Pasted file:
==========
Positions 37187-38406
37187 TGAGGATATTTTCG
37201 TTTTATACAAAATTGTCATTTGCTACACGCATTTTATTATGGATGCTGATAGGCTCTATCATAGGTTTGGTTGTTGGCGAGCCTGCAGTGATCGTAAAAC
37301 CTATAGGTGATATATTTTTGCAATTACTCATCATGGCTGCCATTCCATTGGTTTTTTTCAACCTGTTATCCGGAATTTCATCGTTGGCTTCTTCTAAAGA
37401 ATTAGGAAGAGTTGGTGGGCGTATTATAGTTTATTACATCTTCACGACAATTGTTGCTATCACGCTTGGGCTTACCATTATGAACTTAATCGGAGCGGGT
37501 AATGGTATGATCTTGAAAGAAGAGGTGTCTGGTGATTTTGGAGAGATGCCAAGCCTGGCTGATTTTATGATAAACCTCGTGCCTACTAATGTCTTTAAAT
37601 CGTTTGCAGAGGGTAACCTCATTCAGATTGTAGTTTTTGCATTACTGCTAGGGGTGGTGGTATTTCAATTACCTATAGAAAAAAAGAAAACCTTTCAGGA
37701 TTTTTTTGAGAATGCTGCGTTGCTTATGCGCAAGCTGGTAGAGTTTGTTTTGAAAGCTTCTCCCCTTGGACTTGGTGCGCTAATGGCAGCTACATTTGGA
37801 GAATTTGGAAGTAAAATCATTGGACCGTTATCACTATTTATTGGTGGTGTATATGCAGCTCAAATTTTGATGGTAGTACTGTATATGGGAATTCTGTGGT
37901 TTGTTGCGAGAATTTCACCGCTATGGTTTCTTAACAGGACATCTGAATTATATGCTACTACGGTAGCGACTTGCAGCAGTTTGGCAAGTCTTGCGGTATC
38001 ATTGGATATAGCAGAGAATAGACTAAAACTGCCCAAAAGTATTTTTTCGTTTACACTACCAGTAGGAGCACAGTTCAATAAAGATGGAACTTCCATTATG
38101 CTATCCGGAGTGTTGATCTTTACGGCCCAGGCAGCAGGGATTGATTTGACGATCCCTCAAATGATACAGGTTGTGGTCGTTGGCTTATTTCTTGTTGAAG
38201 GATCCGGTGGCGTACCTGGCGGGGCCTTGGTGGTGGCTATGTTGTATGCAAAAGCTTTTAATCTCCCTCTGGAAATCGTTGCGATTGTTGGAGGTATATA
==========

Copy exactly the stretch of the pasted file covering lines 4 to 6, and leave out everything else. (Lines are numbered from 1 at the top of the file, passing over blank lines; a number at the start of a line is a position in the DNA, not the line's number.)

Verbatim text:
37301 CTATAGGTGATATATTTTTGCAATTACTCATCATGGCTGCCATTCCATTGGTTTTTTTCAACCTGTTATCCGGAATTTCATCGTTGGCTTCTTCTAAAGA
37401 ATTAGGAAGAGTTGGTGGGCGTATTATAGTTTATTACATCTTCACGACAATTGTTGCTATCACGCTTGGGCTTACCATTATGAACTTAATCGGAGCGGGT
37501 AATGGTATGATCTTGAAAGAAGAGGTGTCTGGTGATTTTGGAGAGATGCCAAGCCTGGCTGATTTTATGATAAACCTCGTGCCTACTAATGTCTTTAAAT